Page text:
Students can only start with writing their thesis when they have 30 Credits.
The final component of the programme consists of writing a Master’s thesis. Once the thesis has been approved, it must be defended orally. The thesis should be based on your specialisation, which is either History of the Book, Publishing Studies or Digital Access to Cultural Heritage.
Submitting a Thesis Proposal Aim of the Master’s Thesis
A thesis is an academic essay, written by the student in consultation with the supervisors. The thesis must show that the student is capable of analysing existing literature in a critical manner, and of conducting independent research. This process must moreover be recorded in an academically sound report.
Choosing a Topic
Generally speaking, students are encouraged to select the topic of their thesis themselves, in consultation with one of the staff members of Book and Digital Media. In most cases, the first supervisor of the thesis will be the lecturer responsible for the course which inspired the thesis. In case of doubt, students can always consult the director of studies. Students should approach the relevant lecturer and discuss with him/her the chosen topic and potential research question. The supervisor, also known as ‘first reader’, will undoubtedly be able to point to relevant secondary literature. A second reader is chosen in consultation with the supervisor. At this point, clear agreements are made concerning supervision. At the heart of a Master’s thesis lies a specific research problem which either addresses a theoretical question or an issue from the empirical practice in the domain of Book and Digital Media, which is examined in a profound academic way. Before a research problem can be formulated, students first do some preparatory reading. Formulating the research question is one of the most important components of research because it constitutes the basis for all further activities. Once the student has selected a topic, formulated a research problem and a related theoretical or empirical question and put together a provisional bibliography, the thesis proposal can be submitted to the intended supervisor. It should include the title of the thesis, a provisional bibliography and a description of the topic. The proposal must be submitted to no later than three months before the planned graduation date. The supervisor will then inspect the thesis proposal to ensure that it is of an appropriate academic level, that it contains no plagiarism, etc.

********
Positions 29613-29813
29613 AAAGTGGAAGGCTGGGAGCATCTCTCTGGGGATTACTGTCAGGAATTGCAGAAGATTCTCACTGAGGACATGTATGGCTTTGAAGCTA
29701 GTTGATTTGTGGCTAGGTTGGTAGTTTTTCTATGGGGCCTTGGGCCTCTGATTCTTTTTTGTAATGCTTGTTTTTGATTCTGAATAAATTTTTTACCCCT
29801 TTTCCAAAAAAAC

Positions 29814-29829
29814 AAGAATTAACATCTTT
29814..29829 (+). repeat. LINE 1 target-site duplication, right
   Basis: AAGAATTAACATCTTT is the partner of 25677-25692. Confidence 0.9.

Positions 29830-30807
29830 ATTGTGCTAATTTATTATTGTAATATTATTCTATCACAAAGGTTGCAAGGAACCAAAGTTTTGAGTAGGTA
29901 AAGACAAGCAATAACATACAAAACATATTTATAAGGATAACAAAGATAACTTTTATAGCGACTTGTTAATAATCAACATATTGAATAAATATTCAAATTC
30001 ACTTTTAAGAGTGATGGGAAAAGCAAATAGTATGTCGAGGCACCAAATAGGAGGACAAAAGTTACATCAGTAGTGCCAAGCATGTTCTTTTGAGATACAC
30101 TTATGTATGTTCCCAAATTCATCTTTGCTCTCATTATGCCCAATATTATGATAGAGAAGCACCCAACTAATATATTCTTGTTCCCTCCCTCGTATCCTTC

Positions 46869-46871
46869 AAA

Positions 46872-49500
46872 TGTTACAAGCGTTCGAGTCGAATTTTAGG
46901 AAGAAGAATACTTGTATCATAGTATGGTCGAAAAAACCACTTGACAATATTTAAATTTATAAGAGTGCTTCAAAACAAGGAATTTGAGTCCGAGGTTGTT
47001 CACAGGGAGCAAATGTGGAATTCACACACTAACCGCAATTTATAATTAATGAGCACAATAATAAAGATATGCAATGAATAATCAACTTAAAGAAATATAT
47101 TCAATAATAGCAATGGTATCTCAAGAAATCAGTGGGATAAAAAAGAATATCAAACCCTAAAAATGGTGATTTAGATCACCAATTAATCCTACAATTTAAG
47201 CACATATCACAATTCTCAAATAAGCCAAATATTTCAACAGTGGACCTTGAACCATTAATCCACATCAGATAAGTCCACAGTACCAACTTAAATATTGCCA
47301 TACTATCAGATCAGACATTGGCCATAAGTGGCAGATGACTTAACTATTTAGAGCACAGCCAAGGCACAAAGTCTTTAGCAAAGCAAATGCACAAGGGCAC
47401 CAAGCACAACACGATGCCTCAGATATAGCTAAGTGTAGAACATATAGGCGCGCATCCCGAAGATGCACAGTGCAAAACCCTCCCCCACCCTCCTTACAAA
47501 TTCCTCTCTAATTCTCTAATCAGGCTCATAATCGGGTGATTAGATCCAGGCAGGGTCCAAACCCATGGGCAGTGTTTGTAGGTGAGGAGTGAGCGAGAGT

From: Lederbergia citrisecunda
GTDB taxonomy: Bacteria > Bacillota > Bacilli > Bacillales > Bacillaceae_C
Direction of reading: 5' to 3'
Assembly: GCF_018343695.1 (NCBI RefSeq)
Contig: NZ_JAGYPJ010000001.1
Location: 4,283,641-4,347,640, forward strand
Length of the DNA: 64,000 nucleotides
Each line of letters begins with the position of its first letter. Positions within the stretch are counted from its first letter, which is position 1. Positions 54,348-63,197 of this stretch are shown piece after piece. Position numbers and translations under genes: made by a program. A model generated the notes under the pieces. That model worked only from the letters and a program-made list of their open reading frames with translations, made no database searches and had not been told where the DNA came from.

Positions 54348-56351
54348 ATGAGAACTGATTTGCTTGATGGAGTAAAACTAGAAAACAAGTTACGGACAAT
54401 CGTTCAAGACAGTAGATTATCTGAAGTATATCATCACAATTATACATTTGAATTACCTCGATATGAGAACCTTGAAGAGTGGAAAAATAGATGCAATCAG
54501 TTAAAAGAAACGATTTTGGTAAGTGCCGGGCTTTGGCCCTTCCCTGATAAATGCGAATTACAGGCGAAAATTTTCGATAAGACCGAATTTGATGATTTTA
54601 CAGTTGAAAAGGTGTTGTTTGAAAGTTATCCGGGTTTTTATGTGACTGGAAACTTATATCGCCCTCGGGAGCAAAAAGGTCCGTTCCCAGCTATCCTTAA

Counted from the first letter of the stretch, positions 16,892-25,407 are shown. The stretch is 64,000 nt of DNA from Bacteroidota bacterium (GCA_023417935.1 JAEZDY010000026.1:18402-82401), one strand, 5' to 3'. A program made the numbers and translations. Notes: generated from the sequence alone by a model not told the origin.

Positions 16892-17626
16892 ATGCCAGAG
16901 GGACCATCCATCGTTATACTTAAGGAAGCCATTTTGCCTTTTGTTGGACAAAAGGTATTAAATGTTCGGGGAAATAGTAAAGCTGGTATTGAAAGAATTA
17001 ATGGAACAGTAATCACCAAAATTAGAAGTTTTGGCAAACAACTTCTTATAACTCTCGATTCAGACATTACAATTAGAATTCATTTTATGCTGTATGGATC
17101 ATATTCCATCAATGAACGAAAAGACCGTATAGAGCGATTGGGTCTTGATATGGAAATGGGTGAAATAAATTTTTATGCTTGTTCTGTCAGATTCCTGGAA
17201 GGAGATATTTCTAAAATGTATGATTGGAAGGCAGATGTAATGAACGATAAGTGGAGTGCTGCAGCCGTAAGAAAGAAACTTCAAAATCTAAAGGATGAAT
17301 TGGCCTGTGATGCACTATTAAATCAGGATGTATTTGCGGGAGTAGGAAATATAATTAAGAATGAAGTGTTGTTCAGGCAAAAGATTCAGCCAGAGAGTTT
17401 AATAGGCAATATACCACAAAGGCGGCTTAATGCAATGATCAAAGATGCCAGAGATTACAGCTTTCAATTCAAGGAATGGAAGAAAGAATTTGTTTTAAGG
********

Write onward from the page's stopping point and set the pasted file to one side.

Research and Writing Literature Survey
In principle, students will already have made a start on the literature survey in the course of formulating their provisional bibliography. This can be done systematically by consulting the University Library, the Royal Library (The Hague) or other relevant sources. It is important to be very precise and systematic in writing down one’s sources, as much time can be wasted in having to look up sources and notes again at a later stage. The MLA style sheet gives precise indications on the information which must be included in a bibliography. Students should start out by formulating a clear plan for the structure of the thesis, in consultation with their supervisor. Only then can they begin writing. Questions of style will only become relevant at a later stage. Keep in mind that information which could not be included in the thesis itself might come in handy during the defence.
Handing in a first part
The first chapter is handed in to the supervisor and discussed. It is not advisable to hand in the entire thesis in one piece.
Handing in the final version
Once the entire thesis is completed, the student should hand in two copies of the so-called final draft, one to each reader. Their comments will be integrated into the final version. The first reader then contacts the student and makes an appointment for the defence date.
In assessing the quality of the thesis, the following aspects play an important role:
• The formulated research problem and subsequent question(s);
• The research process and use of research methods;
• Use of relevant concepts or theories;
• Integration and use of relevant secondary sceintific literature;
• Originality of the arguments;
• innovative perspectives;
• Scientific and professional relevance of subject and outcomes;
• Structure of the thesis;
• Quality of style and use of language;
• Quality of the defence.
Mode of instruction
Thesis of approximately 20.000 words.
Co-ordinator of Studies: Ms T.D. Obbens, MA, P.N. van Eyckhof 4, room 103C.